Igor Cornelsen — a 64-year-old Brazilian man who lives part time in Boca Raton and is a resident of the Bahamas — agreed to pay $5.1 million to settle insider trading charges filed by the Securities and Exchange Commission in connection with trading in securities of Burger King ahead of its acquisition by New York private-equity firm 3G Capital Partners Ltd.
The SEC said Cornelsen, a retired banker and customer of Wells Fargo bank, was tipped off to confidential information about the Burger King deal by his broker Waldyr da Silva Prado Neto, who worked for Wells Fargo in Miami.
“Is the sandwich deal going to happen?’’ Cornelsen asked Prado in one of several emails cited by the SEC.
Prado, 42, a Brazilian with a U.S. work visa, left the United States in September and returned to Brazil when the SEC filed charges against him, the agency said. He was working at Morgan Stanley at the time. Prado’s U.S. assets have been frozen and charges against him are pending, the SEC said.
“Cornelsen shamelessly prodded Prado for details on ‘the sandwich deal’ and Prado happily obliged to satisfy his customer’s appetite for inside information,” Daniel M. Hawke, chief of the SEC Enforcement Division’s Market Abuse Unit, said in a statement.
Insider trading has become a high-profile priority of the SEC in recent years. In a statement, SEC attorney Sanjay Wadhwa, associate director of the agency’s New York Regional Office, said, “Foreign investors who access the U.S. capital markets must play by the rules and not rig the market in their favor, otherwise they face getting caught by the SEC and paying a hefty price as Cornelsen is here.”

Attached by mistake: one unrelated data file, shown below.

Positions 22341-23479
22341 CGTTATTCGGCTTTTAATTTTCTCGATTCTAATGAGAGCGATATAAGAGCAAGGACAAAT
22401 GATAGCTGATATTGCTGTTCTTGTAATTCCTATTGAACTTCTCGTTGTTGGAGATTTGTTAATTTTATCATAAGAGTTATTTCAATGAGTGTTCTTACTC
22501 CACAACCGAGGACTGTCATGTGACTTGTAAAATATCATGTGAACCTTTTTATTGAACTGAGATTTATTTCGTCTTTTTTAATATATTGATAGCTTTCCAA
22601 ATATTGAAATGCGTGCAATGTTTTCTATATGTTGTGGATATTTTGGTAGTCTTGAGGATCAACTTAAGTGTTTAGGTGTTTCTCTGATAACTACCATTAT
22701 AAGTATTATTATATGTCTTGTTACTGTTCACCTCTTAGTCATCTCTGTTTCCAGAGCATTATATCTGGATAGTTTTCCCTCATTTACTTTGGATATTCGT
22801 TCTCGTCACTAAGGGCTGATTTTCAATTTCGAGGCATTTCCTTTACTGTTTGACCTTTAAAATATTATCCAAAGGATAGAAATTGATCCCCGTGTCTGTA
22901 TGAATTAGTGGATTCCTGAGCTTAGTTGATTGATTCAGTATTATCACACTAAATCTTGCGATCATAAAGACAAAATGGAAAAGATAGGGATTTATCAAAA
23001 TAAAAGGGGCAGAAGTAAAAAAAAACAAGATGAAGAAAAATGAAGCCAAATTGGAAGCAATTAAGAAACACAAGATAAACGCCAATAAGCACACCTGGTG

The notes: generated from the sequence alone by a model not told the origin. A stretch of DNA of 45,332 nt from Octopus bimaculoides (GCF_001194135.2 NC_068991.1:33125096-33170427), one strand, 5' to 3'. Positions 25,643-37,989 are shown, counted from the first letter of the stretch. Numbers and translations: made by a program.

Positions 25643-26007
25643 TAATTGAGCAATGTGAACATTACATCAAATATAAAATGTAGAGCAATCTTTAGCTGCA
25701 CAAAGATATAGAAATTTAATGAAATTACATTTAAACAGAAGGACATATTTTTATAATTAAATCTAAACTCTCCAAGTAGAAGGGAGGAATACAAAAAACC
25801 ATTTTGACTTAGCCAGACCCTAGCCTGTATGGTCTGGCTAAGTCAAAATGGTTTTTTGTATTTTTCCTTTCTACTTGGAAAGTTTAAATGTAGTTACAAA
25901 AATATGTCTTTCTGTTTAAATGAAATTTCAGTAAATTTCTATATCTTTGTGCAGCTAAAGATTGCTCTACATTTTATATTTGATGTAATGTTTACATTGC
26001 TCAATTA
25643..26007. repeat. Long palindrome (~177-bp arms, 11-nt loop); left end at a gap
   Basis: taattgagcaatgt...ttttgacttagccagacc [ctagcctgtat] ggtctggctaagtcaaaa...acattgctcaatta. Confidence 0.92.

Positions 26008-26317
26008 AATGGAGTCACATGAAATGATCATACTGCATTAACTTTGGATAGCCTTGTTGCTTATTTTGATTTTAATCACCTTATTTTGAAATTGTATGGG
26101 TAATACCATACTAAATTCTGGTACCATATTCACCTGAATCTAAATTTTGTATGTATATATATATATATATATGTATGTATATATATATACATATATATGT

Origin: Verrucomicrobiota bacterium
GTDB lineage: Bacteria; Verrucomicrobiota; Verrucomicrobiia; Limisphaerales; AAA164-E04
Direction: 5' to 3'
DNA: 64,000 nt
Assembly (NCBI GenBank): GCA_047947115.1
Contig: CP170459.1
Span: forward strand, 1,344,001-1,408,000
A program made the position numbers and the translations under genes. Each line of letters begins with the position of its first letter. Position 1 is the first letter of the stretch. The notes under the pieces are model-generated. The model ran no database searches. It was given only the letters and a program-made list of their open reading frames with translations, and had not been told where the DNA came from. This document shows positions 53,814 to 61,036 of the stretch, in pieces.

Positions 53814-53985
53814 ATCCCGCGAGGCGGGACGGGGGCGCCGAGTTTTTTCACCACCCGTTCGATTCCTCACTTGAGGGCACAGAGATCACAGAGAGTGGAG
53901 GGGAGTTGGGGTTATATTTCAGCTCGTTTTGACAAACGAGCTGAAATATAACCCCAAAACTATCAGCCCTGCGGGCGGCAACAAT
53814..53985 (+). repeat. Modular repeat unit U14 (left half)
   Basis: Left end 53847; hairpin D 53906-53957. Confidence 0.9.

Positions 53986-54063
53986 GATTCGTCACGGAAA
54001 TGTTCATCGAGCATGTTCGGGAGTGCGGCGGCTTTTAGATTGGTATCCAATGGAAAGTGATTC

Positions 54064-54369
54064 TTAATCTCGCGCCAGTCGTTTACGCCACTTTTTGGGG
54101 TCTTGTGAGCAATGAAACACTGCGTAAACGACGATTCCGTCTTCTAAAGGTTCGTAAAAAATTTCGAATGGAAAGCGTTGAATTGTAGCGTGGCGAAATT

According to the SEC, Cornelsen bought call options through his British Virgin Island holding company, Bainbridge Group, giving him the right to purchase Burger King stock at a certain price.
He netted more than $1.68 million in profit when Burger King’s stock price jumped on the news of the buyout by 3G Capital. Burger King went public again this year.
According to the SEC, Prado “was stealing the information from another Wells Fargo brokerage customer involved in the Burger King deal.” That person isn’t named in the court papers. A Wells Fargo spokeswoman said the bank had no comment on the case.
Cornelsen’s settlement, which is subject to federal court approval in the Southern District of New York, includes forfeiting $1,681,090 in ill-gotten gains and paying a $3,362,180 penalty and $136,621 in interest, the SEC said. Cornelsen neither admitted nor denied the charges in the settlement, the SEC said.
In a statement, Cornelsen’s attorney, James Benjamin of Akin Gump in New York said: “Mr. Cornelsen is an honorable man with a distinguished career. He is pleased to resolve this unfortunate situation.”